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Publication Number: FHWA-HRT-07-042
Date: April 2007
Maintaining Traffic Sign Retroreflectivity: Impacts on State and Local Agencies
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4. Previous Impact Analyses
There have been two previous reports on the national impact of implementing minimum maintained levels of traffic sign retroreflectivity: an effort by the National Cooperative Highway Research Program (NCHRP) focused on determining how stringent the requirements could be; and a study undertaken by the FHWA to evaluate the impact on State and local agencies that would be incurred to establish the minimum levels proposed in FHWA-RD-97-052.12 In addition, there are some documented efforts by State Departments of Transportation (DOTs) to assess the impacts of the proposed new minimum levels on their agencies. These studies and reports have taken different approaches, and all provide information on possible impacts. The findings of these efforts are described below. Since the specific proposed minimum levels have not varied greatly, the findings of these previous efforts are believed to be relevant.
4.1. NCHRP Report 346
NCHRP Report 346, "Implementation Strategies for Sign Retroreflectivity Standards,"13 investigated the impacts of alternative implementation strategies for compliance with minimum maintained traffic sign retroreflectivity levels. Two sets of acceptance criteria were considered, with implementation time frames ranging from 1 to 10 years. A cost impacts model was formulated that considered sign, transportation, and labor costs. As part of this effort, field measurements of retroreflectivity were made for more than 8,000 signs (with red, green, white, and yellow sheeting) in 28 counties in 26 States. Associated with this sample were data related to the agency having jurisdiction over the sign and the area type. The sign data indicated similar trends in the distribution of signs by retroreflectivity levels across State, county, city, and town classifications. The data also provided estimates of the distribution of signs by area and the number of signs, by type, per road mile (sign densities).
This research effort also included a large-scale survey of highway agencies regarding their sign management practices. The 1990 survey was distributed to over 900 State, county, and city highway agencies, with a 30 percent response rate. A review of the responses found that, at that time:
The methodology used for the economic analysis involved expanding the sample for each of the jurisdictions based upon the area type, roadway mileage, and estimated sign densities. The percentage of signs at each retroreflectivity level was applied to the count by type, with those not meeting the criteria scheduled for replacement. All signs were degraded using algorithms from other FHWA research for the next analysis year. This process was repeated annually for the five alternative implementation periods. The replacement costs were summed for each type of agency to assess the impacts by type of agency.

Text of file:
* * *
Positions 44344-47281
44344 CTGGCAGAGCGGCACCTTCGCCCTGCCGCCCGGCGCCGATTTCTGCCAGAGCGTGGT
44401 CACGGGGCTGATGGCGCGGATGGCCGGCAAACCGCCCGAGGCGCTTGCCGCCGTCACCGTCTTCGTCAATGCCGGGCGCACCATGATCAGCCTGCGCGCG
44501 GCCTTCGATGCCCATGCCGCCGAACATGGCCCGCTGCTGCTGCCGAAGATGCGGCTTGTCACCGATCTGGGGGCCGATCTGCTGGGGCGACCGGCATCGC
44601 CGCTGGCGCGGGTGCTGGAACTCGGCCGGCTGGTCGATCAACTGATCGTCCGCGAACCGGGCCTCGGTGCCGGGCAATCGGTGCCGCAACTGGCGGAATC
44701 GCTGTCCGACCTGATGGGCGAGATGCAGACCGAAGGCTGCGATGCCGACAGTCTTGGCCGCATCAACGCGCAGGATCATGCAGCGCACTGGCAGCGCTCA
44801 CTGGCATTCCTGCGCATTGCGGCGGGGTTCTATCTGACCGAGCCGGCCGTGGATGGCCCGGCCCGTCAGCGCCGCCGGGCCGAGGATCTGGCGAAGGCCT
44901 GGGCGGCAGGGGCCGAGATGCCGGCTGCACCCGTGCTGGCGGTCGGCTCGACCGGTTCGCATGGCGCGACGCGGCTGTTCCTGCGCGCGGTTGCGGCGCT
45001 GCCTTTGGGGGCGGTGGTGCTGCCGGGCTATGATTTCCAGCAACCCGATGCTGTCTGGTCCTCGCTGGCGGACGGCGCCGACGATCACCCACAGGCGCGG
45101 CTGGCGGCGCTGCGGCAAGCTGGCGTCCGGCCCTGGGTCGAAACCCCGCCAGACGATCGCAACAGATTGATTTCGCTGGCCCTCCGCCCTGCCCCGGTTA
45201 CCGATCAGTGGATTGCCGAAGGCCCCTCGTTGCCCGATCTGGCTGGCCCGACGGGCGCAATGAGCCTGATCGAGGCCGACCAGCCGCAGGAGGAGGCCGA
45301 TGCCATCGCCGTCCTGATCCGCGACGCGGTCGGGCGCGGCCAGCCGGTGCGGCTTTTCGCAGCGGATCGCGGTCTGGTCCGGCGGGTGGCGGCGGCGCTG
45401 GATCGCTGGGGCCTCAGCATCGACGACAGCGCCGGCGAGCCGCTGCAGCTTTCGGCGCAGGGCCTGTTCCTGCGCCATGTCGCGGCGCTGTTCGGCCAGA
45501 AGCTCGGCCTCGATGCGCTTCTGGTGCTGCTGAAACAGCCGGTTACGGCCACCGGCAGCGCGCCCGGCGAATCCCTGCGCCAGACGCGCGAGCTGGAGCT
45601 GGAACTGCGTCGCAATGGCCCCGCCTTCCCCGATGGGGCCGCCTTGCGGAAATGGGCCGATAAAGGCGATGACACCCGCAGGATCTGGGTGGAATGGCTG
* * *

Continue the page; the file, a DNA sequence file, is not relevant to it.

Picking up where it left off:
The NCHRP study considered two sets of criteria for nighttime sign visibility (based on retroreflectivity) as shown in Table 5. The values for minimum maintained sign retroreflectivity levels that are currently proposed for inclusion in the MUTCD are also provided for the corresponding categories. The current proposed values are comparable, even though they span a broader range of materials than was considered in the NCHRP study.
NCHRP Report 346 concluded that, at the lower criteria and with a ten-year implementation schedule, the projected annual sign maintenance costs "were in the same range" as existing sign maintenance costs. Thus, the lower criteria should have relatively minor economic impacts on jurisdictions. The report went on to say, "this finding suggests that current sign maintenance standards are adequately maintaining signs above the lower standard." The report noted that the findings were based upon a sample of signs in the various jurisdictions, that overhead and street name signs were not included, and that averaged estimates of the various costs elements for sign maintenance were used. Thus, the impacts for any particular jurisdiction may vary. It was noted that sign inspection costs were estimated to be less than 5 percent of the annual sign maintenance budget. The report further noted the need for additional research on the deterioration of retroreflective properties, the development of field methods for evaluating sign retroreflectivity, and an analysis of the potential liability of agencies due to inadequate signing.
The findings of this study were limited to Type I and Type III sheeting materials which were the most widely used at the time. It can be inferred that since the newer microprismatic materials (i.e., Types VII, VIII, IX, and X) have higher costs (see Table 2) the resultant cost impacts on agencies would be higher. The results, however, indicate that the impacts on an agency should be small, if conducted over an extended implementation period.
4.2. FHWA Impact Analysis